Pasture and Forage Minute: Early Season Irrigation, Controlling Alfalfa Weevil

Alfalfa field irrigated by center pivot
Early season irrigation linked with first cutting alfalfa can potentially lower water use sharply, as transpiration is lower when the leaf foliage is removed.

Pasture and Forage Minute: Early Season Irrigation, Controlling Alfalfa Weevil

Early Season Alfalfa Irrigation

By Todd Whitney

Alfalfa is a tough perennial with established rooting depths down eight feet or more. Depending on deep soil profile moisture, some varieties can extend spring dormancy and survive up to 45 days without rainfall. However, forage yields drop dramatically, since alfalfa requires about six inches of root available water to produce one ton of forage per acre.

So, what irrigation strategy is recommended for alfalfa during the early spring season prior to the first cutting? Remember that once perennial alfalfa plants experience moisture deficiency, soil moisture storage catch-up through irrigation is difficult, especially during the hot summer season due to high ET (evapotranspiration) water needs. Also, stressed plants may drop leaves prematurely; even if the alfalfa cutting is harvested before the recommended one-tenth bloom alfalfa development stage to salvage yield. This timing disruption may impact target irrigation just prior to the first cutting to increase regrowth tonnage for the succeeding crop.

Early season irrigation linked with first cutting alfalfa can potentially lower water use sharply, because transpiration is lower when the leaf foliage is removed. Following first cutting, irrigation might be delayed slightly in fields where weeds could respond quicker to the moisture than alfalfa regrowth.

Otherwise, full water irrigation or rainfall target amounts will be typically six to seven inches of water for each subsequent cutting. Spring water usage may only be one-fourth inch per day but will rapidly increase as summer temperatures rise. Peak water alfalfa usage in July and August can extend beyond the normal one-third inch per day (or two inches per week) to half inch per day during extreme stress times.

Alfalfa Weevil Control

By Samantha Daniel

With the arrival of spring comes the impending return of insects, including pest species like the alfalfa weevil.

Plant injury from alfalfa weevil feeding damage appears as pinholes in the terminal leaves, with leaves becoming skeletonized as feeding severity increases. Adult beetles are roughly 5mm in length with a blunt snout and a brown body. Larvae are 1.5mm to 8.5mm long with a black head, wrinkled green body, and white stripe along the back and will curl into a C-shape when disturbed.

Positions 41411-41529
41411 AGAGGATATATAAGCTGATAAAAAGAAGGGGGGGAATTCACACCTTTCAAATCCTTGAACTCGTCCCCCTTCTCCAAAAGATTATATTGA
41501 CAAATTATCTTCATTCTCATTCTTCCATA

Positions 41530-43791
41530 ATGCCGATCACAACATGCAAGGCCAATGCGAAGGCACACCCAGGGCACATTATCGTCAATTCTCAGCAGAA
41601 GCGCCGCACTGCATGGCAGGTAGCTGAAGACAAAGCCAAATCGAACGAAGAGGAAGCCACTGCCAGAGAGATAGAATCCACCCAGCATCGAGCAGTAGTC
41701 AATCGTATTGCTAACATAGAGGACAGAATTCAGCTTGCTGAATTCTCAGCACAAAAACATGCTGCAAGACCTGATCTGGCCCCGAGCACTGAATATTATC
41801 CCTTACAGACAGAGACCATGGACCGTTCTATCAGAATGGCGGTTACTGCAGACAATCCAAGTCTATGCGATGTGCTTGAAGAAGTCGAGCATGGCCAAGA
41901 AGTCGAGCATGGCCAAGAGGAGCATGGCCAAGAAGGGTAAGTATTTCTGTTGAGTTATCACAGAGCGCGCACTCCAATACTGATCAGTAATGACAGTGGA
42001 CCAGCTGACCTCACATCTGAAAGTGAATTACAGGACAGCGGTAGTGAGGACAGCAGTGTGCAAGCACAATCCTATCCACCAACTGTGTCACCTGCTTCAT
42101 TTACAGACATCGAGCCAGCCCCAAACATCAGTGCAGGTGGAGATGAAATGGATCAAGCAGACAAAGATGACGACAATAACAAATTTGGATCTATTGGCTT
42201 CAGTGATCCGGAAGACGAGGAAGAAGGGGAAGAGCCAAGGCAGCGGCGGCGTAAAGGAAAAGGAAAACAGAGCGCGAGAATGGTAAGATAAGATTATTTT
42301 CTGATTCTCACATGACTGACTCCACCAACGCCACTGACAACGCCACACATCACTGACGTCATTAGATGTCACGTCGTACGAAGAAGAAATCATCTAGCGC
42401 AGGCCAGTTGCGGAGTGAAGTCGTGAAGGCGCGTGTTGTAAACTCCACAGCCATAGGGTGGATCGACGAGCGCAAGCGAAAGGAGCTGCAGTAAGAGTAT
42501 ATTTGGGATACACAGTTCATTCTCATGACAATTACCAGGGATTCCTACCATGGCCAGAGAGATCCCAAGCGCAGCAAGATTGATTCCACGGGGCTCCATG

Scouting for alfalfa weevil up to and even during the first cutting can help to mitigate economic losses. First, use a sweep net to determine whether larvae are present. If they are, randomly select five sites across the field and collect 10 stems at each site, cutting the stems at ground level. Beat the stems into a deep-sided bucket and count the number of larvae to determine the average number per stem. While you are actively cutting your alfalfa field, take some time to inspect your equipment for larvae. Economic thresholds for alfalfa weevil can vary greatly from an average of one to seven larvae per stem, depending on a variety of factors. Threshold tables can be found here.

A variety of insecticides are labeled for alfalfa weevil control, including pyrethroids and products containing indoxacarb (such as Steward). Pyrethroids are more harmful to natural enemies of alfalfa weevil, while indoxacarb is more selective and may help to maintain beneficial insect populations. When alfalfa reaches 50% or more bud stage, it may be more profitable to cut the alfalfa early rather than treat it.

Spring Grazing to Control Weeds

By Jerry Volesky

Spring flash grazing in pastures can be a way to capitalize on some of the early weeds that may be growing. For those areas in eastern Nebraska that had drought conditions in 2023, it is likely that many pastures will have more spring and summer weeds than usual this year.

Drought last year also has led to the general recommendation of delaying turn out to pasture, but early flash grazing can be an option to reduce growth of some of those weeds. Flash grazing is the process of quickly rotating through pastures early, before they are scheduled for their main summer grazing period.

When flash grazing mixed cool- and warm-season grass pastures, we do want to be a little more cautious as to not overgraze any desirable cool-season grasses. In areas where cheatgrass or downy brome is a problem, grazing at strategic windows — such as during the cheatgrass elongation phase right before seed set — appears to be the best time to apply grazing. Grazing at this time matches diet preference by grazing animals with the cheatgrass growth period and limits over use on perennial cool-season grasses growing at the same time. Targeted grazing is a long-term management option that can utilize cheatgrass as a forage resource and limit the potential seed proliferation within a system.

In warm-season grass pastures, an abundance of early weeds will remove moisture that could be used for grass growth later on and they remove valuable nutrients from the soil. Early weeds also can develop so much growth that they can shade, smother and reduce early growth of your summer pasture grasses.

While early flash grazing of some pastures will not eliminate all the weeds, it can actually make for some pretty timely and valuable pasture.

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